From The Straits Times    |

Artwork: Jane Tan

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As I’m taking my midday mindless Instagram scroll as a five-minute break from work, out pops a memory reminding me that today is my one-year anniversary in my current role.

That might not seem like a big deal to most, but it’s the longest I’ve stayed at a job in the last five years. Before I get accused of being a job-hopping millennial (even though that’s exactly what I am), not all of my job hops were fuelled by ambition. Some were due to the tumultuous nature of the pandemic (and just plain ol’ retrenchment), while the rest were, in my opinion, a necessity due to toxic working environments.

The one common thread that ran through these decisions? I never regretted jumping in, and then jumping out when I had to, regardless of how long I worked there. When I think about the textbook definition of agility, one’s ability to move quickly and easily comes to mind. And that’s exactly who I am to a T.

For years, I prided myself on my ability to adapt to my environment quickly, and without much need for an adjustment period. Utilising this skill, I had a solid game plan when it came to my job progression as well – every role I took on had to establish the next part of my career ladder, whether it be picking up writing skills, art direction, video production, digital technicalities, and so forth.

I wanted to have whatever it took to become, as my friends lovingly call me out at my most insufferable moments, “a tier-one media journalist”, I’d take on new tasks and skills of whatever my roles required without batting an eyelid, choosing to figure things out on my own as a personal challenge.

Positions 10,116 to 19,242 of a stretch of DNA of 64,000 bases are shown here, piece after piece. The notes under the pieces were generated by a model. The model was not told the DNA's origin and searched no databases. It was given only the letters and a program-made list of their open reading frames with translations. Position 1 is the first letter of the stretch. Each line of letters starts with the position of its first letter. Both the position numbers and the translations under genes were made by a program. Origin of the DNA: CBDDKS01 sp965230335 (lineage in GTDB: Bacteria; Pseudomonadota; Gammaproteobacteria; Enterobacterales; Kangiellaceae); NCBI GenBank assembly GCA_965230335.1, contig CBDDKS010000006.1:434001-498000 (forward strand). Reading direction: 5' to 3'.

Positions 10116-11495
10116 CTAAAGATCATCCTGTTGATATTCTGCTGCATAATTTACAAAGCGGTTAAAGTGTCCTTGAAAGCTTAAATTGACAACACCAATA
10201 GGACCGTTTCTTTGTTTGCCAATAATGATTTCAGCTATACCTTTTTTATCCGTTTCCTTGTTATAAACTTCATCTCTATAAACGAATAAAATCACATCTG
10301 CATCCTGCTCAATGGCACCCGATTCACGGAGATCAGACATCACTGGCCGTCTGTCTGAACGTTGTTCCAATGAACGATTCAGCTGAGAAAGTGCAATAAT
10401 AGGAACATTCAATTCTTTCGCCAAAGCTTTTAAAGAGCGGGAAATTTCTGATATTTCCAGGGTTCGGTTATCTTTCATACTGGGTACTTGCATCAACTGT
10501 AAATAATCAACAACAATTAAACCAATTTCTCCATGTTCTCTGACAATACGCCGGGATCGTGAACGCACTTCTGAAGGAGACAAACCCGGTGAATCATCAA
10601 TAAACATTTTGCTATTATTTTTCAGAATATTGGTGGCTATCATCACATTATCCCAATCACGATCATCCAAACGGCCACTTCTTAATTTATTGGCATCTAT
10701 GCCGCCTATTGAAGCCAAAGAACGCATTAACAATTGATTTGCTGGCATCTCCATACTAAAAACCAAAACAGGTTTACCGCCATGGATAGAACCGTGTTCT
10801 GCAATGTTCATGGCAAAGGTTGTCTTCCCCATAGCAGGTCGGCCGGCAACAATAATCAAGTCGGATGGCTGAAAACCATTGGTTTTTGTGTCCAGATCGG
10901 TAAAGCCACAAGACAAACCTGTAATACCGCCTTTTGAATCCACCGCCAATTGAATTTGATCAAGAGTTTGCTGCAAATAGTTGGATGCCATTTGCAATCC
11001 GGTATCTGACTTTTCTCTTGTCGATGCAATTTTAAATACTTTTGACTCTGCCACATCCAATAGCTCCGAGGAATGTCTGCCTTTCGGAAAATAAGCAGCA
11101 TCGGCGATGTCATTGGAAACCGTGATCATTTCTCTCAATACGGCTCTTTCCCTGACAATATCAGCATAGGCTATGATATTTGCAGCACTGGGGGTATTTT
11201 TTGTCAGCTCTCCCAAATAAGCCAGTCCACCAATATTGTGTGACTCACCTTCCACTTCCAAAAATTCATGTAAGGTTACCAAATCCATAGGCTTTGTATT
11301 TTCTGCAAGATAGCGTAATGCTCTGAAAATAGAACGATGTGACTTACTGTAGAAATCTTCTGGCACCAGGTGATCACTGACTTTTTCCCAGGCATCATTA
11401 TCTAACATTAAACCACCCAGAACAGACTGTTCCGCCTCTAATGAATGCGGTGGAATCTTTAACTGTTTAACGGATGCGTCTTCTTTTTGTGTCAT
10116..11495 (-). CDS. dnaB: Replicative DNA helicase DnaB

However, in the process of doing so, I became good at everything, but excelled at nothing. In my quest to tick off a box on my skill set checklist, I would succeed at something and be pleased with that shallow one-time success, before making my next move. After all, you can’t be considered a failure if you weren’t in it long enough to make a mistake, right? I became a chameleon at my jobs, altering my skill set and, more crucially, my personality to whatever the role required, just to hit whatever barometer of success the job called for.

As I advanced further in my career, I chose to move to a more conventional workplace in a different but adjacent industry. As someone with a larger-than-life personality, I’m not for everyone [Ed’s note: This is Cheryl’s polite way of saying that she’s loud and outspoken], especially within the workplace. But I decided that I was ready to take on new challenges with my new professional – albeit muted – personality.

But it was here that I realised what gave me an edge at all my jobs, and the ability to adapt so quickly, was inherently due to my personality. In an attempt to excel in a foreign environment, I had been reduced to a shadow of my former self. While I hit professional and personal goals that I had set for myself, ones that I was especially proud of in a job I had no experience in, I was miserable, because I had no idea who I was anymore, apart from being a job-hopping “shape-shifter” made to please corporate management.

And so I left, and made a move that the old me would have thought of as very “un-agile” – I went back to my old, new job in media. I came back to it refreshed with a fresh perspective on what I had given up prematurely the first time, and a new-found appreciation for many aspects of it.

Maybe I had to leave to fully understand what I needed from a role – which was a place that appreciated who I was as a person, a collaborative and creative environment that valued my ideas, and a sense of camaraderie with colleagues who just “get it”.

And guess what? Everyone’s better off for it. The company, my bosses and colleagues get a shinier and improved version of me, and more importantly, I’m finally at peace and accepted at a place where I can be authentic, even within a professional setting And as a sign of commitment, I’ve decided to finally turn off the “open to work” panel on my Linkedin.

Well, at least for now.